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Last Updated: Thursday, 5 April 2007, 16:19 GMT 17:19 UK
Tests 'stopping children playing'
Children playing
Children are tested at age seven, 11 and 14
Five-year-olds are being prevented from engaging in traditional play as they are under too much pressure from the national tests, teachers have warned.

With lessons geared towards assessment, children are bored from the moment they begin formal schooling, the Association of Teachers and Lecturers warned.

Traditional play with sand and water was being replaced with work, it added.

A motion at the union's Bournemouth conference expressed concern at the loss of play in the curriculum.

In Year 1, children are already bored by constant assessment and tests
Alison Sherratt

A teacher at Riddlesden St Mary's Church of England Primary School in Keighley, West Yorkshire, Alison Sherratt, said children in Year 1 felt "ruled by the bell".

She said: "Pressure is now put on Year 1 teachers to prepare children for tests by removing sand, water, role-play etc and replacing with work space."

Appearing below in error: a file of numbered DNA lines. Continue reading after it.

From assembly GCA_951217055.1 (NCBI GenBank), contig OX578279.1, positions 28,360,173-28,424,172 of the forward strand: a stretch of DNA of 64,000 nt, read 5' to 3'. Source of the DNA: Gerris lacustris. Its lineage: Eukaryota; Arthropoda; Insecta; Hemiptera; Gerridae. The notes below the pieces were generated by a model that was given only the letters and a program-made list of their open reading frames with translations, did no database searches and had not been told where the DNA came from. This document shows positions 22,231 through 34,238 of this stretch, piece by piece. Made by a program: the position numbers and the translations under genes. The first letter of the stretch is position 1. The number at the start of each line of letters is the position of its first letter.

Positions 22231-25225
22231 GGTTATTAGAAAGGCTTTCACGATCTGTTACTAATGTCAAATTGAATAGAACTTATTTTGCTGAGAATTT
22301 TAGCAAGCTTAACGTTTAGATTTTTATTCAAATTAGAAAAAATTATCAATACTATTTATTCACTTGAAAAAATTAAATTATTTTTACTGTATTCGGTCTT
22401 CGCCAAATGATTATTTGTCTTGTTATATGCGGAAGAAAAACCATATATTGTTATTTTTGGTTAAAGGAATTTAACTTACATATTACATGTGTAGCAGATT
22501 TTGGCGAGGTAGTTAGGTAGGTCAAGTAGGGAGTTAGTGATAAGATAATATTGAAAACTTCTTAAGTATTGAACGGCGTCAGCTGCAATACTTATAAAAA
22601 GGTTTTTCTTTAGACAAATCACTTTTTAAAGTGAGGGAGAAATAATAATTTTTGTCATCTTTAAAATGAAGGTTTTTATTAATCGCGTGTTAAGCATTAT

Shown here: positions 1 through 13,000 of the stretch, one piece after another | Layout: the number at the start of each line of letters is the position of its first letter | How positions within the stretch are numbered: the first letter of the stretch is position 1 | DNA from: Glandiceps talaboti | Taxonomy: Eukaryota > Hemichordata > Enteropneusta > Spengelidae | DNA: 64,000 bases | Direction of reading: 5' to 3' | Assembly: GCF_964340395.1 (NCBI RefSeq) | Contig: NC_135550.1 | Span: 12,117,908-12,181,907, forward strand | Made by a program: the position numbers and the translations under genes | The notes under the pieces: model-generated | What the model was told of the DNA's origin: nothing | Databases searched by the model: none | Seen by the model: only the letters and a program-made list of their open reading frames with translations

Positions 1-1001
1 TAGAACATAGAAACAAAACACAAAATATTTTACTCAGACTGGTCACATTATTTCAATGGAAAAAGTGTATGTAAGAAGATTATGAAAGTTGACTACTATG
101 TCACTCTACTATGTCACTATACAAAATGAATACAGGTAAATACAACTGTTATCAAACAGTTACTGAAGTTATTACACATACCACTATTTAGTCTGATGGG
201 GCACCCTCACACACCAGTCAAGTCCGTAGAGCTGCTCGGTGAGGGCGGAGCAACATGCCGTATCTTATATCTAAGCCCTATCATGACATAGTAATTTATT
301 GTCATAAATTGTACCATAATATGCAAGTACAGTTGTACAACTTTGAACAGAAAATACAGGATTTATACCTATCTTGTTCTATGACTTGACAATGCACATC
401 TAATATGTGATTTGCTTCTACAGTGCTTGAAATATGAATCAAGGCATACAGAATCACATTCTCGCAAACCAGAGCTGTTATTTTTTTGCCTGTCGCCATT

This was a "good model for how to switch children off and create failure," she said.

"In Year 1, children are already bored by constant assessment and tests. They know they're going to be tested."

'Boot camp'

Children were caught "like Frank Bruno's punch bag" between the different educational goals, she added.

Year 1 pupils were expected to cope with formal learning in a big class, and were rushing "ever closer" to testing in Year 6, she said.

A teacher at Mill Mead Community School in Hertfordshire, Jackie Harvey, said children should be given the chance to play.

But she added: "Children in my class know that play is the carrot at the end of the worksheet trail. That's not something I am happy about."

Earlier this week, ATL general secretary Mary Bousted said primary school had become a "boot camp" for 10-year-olds as teachers prepared them for tests.

At seven children in England are tested on English and maths.

At age 11 and 14 they tested again but on science as well as English and maths.

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